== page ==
Let's Make Robots!

How to modify a micro servo for continuous rotation

make a cheap servo rotate forever!

Here is how I've modified cheap e-bay servo for continuous rotation,

Thanks to Oddbot for his explanations :) 

 

Servo is a SG90 ,  equivalent to HXT900... and many others 

 

Tools you will need : A sharp knife, a PH0 screwdriver, some sandpaper, soldering iron (or glue)

+ Nice to have : A microcontroller that continuously sets the servo to its center position  ( 1.5 ms ,  position 150 on picaxe)

 

below : the package I recieved from Hong-Kong    (about a week after the order was placed)

servo1.jpg 

 

 

Step 1:  Cut the stickers and remove the 4 screws

servo2.jpg 

 

Step 2: Gently remove all the gears  (remind that you will have to put them back !!!)  and Pull the circuit away

servo3.jpg 

 

Step 3: Push the potentiometer out of its casing   (as you can see, the output shaft is the potentiometer itself)

servo4.jpg 

Step 4:

Connect the servo to your controller

The motor will rotate until you put the POT to its exact center position. 

When the motor stops, you have found the good position,  DO NOT disconnect the controller for the moment

servo5.jpg 

Step 5 : SOLDER (yes SOLDER!) the shaft of the POT, from the back

Oddbot recommends to use hot-glue

If you decide to use glue, you will have to remove the white plastic cover sheet of the shaft-side, then fill with some glue

servo6.jpg 

The shaft will never be able to move again,  try to make sure...  and power-off the controller if OK.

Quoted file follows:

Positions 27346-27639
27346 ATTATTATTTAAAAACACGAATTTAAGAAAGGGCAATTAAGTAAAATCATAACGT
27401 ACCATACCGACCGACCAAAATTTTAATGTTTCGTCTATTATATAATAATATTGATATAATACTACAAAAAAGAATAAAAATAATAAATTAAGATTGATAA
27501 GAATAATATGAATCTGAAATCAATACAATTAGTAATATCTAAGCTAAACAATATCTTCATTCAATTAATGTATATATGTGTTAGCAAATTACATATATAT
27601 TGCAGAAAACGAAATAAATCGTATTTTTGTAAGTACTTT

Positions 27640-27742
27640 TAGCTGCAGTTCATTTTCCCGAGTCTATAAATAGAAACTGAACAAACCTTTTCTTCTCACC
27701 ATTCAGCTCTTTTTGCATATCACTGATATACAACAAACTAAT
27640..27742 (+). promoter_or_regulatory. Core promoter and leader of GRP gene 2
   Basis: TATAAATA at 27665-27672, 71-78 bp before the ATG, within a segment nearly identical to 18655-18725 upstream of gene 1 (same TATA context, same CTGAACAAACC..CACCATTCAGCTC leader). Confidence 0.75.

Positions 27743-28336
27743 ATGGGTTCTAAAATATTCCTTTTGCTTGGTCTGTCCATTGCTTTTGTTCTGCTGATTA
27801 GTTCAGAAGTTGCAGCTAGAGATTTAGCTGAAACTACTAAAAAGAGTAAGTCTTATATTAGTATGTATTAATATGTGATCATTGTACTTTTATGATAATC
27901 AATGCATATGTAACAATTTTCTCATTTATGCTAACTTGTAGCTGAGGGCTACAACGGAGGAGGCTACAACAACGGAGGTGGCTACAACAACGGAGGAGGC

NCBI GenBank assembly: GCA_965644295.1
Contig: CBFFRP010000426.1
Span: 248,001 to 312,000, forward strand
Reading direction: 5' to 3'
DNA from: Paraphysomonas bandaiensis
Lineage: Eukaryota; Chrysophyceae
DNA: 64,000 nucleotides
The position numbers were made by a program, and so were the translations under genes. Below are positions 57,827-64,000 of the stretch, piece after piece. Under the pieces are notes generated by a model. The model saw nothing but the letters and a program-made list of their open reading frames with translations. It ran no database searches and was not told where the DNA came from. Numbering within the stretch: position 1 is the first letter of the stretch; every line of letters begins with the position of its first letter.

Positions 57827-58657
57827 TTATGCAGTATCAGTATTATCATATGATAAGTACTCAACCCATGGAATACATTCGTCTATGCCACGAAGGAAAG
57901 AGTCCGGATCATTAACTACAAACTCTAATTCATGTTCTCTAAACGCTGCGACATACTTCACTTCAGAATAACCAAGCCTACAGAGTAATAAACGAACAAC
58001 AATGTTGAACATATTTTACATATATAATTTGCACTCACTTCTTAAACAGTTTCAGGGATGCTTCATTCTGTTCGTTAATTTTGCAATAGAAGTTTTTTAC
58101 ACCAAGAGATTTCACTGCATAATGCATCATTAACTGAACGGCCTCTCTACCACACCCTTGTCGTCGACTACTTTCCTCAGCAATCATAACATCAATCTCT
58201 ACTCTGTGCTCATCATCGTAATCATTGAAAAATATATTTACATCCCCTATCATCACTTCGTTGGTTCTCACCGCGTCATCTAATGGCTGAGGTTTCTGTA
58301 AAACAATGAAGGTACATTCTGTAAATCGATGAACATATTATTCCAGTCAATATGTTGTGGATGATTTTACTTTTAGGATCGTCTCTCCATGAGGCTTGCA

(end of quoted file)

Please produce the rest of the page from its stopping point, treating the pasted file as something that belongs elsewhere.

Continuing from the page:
Then put the POT back to its casing 

servo7.jpg 

 

Step 6 : It's time to make the shaft thinner.   (the outer gear as to turn freely)

 I use sandpaper.

servo8.jpg 

 

Step 7 : Cut the "stop finger" of the output gear

servo9.jpg 

 

 

Step 8 : The finger is far away now,  identify the 'notch' that prevents the gears to turn around its shaft. 

servo10.jpg 

 

 

Step 9 : I've used one of the screws to drill the notch out,

Then I've used the same screw to drill the plastic gear  (Not sloppy on the shaft --> just be sure that it can turn with ease)  

servo11.jpg 

 

Step 10 : Put all the gears back to the shafts

servo12.jpg 

 

Step 11 : You can put everything back together

servo13.jpg

 

Step 12: Write some code to test... and enjoy ;)

(note that servo0 is used to center the POT ,  and servo1 is used to test turning forward then backward for 3 seconds) 

 main:

servo 0,150

servo 1,100

pause 3000


servo 0,150

servo 1,150

pause 1000



servo 0,150

servo 1,200

pause 3000


servo 0,150

servo 1,150

pause 1000



goto main

 

 

Comment viewing options

Select your preferred way to display the comments and click "Save settings" to activate your changes.
I take it that your output gear did not require the pot shaft to spin on? Has removing the pot shaft reduced the mechanical strength of the output?

I don't think so. It may be a feature of my particular (Acoms) servos, but the main drive gear is a sort of flange on the drive shaft. The center of this "flange" sits over a shroud on the motor casing (the shroud can be seen on the reassembled gearbox). The pot was only attached by 3 gobs of solder and didn't fit particularly well in the middle of the shroud anyway, so I don't think it was affording much mechanical strength.

If your servos gain strength from the presence of the pot knob, I suppose an aluminium or plastic piece could be turned on your lathe (ha ha) to fit.